I haven’t been as good a pantry cook as I was in my BGSK days. Since I do so much weekly chef-ing and recipe development, my fridge is usually stocked with a good amount of random fresh produce, and half cups of this and that finished product. Making a quick meal for myself usually involves folding bits of leftover veggies into eggs, or boiling water for pasta or rice, and placing this and that in the microwave.
The main difference between then and now is that I used to entertain more. I know I’ve been raking myself over the coals for this a lot this month. But most of my past budget consciousness came from the need to not spend $50 if I decided to have 8 people over for dinner. Sure, my friends got used to some pretty humble fare by the end of the month. But they appreciated the effort nonetheless, and it did lead to a different type of culinary creativity on my end.
If I were to throw a pantry dinner party tomorrow, the result would be pretty ridonc. I’ve lined the majority of my studio apartment’s wall space with various jars and canisters containing grains, nuts, flours, dried fruits, and the like. The two cabinets where I’ve stuffed other random pantry fare, threaten to burst open and vomit all over my floors at any minute.
Last Friday, I was supposed to go out to dinner with my friend Blake. We had wild plans to trek to Carroll Gardens and try a new restaurant. But it was scream-worthy cold outside, and I just didn’t feel like swaddling my face in 2 different scarves. So I selfishly invited him over for dinner, and then wisely decided I couldn’t possibly go outside in the cold to source ingredients.
Usually, I get so tempted to try out new recipe ideas, that sometimes I don’t force upon myself the necessary constraint of only buying one or two new items to add to what I already have. And what I already have is a lot. Not everyone has chicken thighs and bacon in their freezer, green chiles and white beans in the pantry, and a very elaborate spice rack to pull from. But for me, this Chicken and White Bean Chili was the perfect pantry dish.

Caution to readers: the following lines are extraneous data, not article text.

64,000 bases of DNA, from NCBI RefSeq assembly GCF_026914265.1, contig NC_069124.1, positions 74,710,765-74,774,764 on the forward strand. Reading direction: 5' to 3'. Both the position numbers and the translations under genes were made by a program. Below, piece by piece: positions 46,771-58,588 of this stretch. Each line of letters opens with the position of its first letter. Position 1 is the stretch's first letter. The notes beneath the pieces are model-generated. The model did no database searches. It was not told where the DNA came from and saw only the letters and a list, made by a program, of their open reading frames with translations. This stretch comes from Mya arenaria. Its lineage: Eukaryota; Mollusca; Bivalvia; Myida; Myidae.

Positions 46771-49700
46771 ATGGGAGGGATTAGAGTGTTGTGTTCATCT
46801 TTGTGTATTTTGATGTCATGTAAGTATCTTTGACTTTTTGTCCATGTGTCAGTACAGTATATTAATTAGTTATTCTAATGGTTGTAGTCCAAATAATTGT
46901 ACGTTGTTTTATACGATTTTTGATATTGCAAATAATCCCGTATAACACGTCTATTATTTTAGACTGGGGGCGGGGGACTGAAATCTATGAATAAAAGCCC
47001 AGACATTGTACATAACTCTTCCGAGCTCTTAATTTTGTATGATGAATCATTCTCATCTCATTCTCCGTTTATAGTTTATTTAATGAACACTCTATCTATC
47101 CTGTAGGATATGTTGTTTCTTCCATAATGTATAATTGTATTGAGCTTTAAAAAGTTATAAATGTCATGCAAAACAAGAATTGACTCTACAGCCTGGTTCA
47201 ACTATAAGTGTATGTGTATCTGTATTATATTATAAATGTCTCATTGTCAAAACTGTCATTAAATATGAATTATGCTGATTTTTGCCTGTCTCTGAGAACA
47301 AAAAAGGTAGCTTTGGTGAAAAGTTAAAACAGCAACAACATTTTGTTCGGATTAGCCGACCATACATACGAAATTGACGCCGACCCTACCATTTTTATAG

I love one-pot stick to your ribs kinda food when the weather is right. This chili feels like just that kind of dish. But in reality, it’s not so bad for you. If you’re still keeping to your resolutions, try skipping the bacon and using chicken breasts instead of thighs. Certainly don’t put a fist’s worth of cheddar cheese on top, as I did. Either way, this recipe is perfectly comforting. And better yet, it’s always at your fingertips if weather or laziness strikes.
Chicken and White Bean Chili
Makes 2 servings
2 slices bacon, diced
1 teaspoon ancho chili powder
1/4 teaspoon cayenne pepper
1 pound boneless skinless chicken thighs
1 large red onion, diced
2 cloves garlic, minced
2 cups chicken broth
One 15-ounce can northern white beans, rinsed and drained
One 4-ounce can diced mild green chiles
1/4 cup finely diced cilantro stems
1/4 cup roughly chopped cilantro leaves
1. In a large lidded Dutch oven, brown the bacon over high heat. When crispy, remove to a bowl and set aside.
2. Combine the chili powder, cayenne, and 1/2 teaspoon salt in a small bowl. Season the chicken thighs on both sides with the spice blend.
3. Add the chicken to the pot in batches, turning the heat down to medium-high if smoking, until nicely browned on both sides, about 2 minutes per side. Remove to the bowl with the bacon.
4. Add the onions to the pan and turn the heat down to medium. Season with salt and saute, scrapping up brown bits from the bottom of the pot, until soft, about 5 minutes. Add the garlic and saute for another minute. Pour in the chicken broth, white beans, green chiles, and cilantro stems. Fold in the reserved chicken and bacon. Bring to a simmer, then cover with the lid, turn the heat down to low, and cook for one hour, until the chicken is tender, but not falling apart.
5. Remove the chicken to a bowl and shred using two forks. Puree 2 cups of the chili using a blender, or simply use an immersion blender and puree about 1/4 of the mixture. Return the pureed beans to the pot along with the shredded chicken. Place the lid back on the pot, and simmer on low for another 30 minutes, or up to 2 hours, until the broth has thickened and the chicken is finely shredded.
6. Garnish with the cilantro leaves and serve alongside shredded cheddar cheese, sour cream, and/or diced avocado.
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